A widespread management practice in commercial dairy farms is to stop milk production artificially commonly 2 months before expected calving, in a process termed drying-off. Dry-off management normally encompasses dietary changes as well as abrupt or gradual changes in daily milking frequency, which can compromise the welfare of modern cows. This study investigated the effects of various dry-off strategies comprising feed energy density (normal lactation diet versus energy-reduced diet, both fed for ad libitum intake) and daily milking frequency (twice versus once) from seven days prior to the day of last milking (i.e. dry-off day - D0) on the feeding motivation, feed-related attention bias and visual lateralisation towards feed of dairy cows. During two separate days (D-5 and D-2) prior to dry-off, cows on the energy-reduced diet started feeding much earlier than cows on the normal diet. No effect of daily milking frequency or interaction with feed energy density on feeding motivation were found. The increased feeding motivation induced by a low energy feed did not reflect changes in neither feed-related attention bias nor visual lateralisation towards feed. In agreement with the literature, the majority of the cows showed right eye dominance towards a feed source when feeding, corresponding to the left-brain hemisphere. Our study supports the suggestion that cows offered low energy diets show signs of hunger prior to dry-off, even when fed for ad libitum intake. The current study sheds light on the relevance of developing more animal-friendly dry-off management, as well as the importance of developing existing feed-related attention bias tests for nonhuman animals.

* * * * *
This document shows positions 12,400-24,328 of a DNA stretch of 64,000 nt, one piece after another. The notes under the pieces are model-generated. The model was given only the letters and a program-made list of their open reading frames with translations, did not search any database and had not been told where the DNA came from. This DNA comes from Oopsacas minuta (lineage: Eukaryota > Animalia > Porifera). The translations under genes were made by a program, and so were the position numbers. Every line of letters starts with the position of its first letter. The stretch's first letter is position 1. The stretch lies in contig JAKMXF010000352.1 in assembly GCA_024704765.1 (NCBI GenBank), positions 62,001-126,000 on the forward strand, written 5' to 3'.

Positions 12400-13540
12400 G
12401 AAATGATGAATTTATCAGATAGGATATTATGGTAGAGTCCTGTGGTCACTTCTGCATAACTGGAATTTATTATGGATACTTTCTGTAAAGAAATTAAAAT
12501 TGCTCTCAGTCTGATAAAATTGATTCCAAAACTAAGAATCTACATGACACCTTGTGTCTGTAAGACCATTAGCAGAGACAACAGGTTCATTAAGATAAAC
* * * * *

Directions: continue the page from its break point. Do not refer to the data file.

|Publication Title||Applied Animal Behaviour Science|
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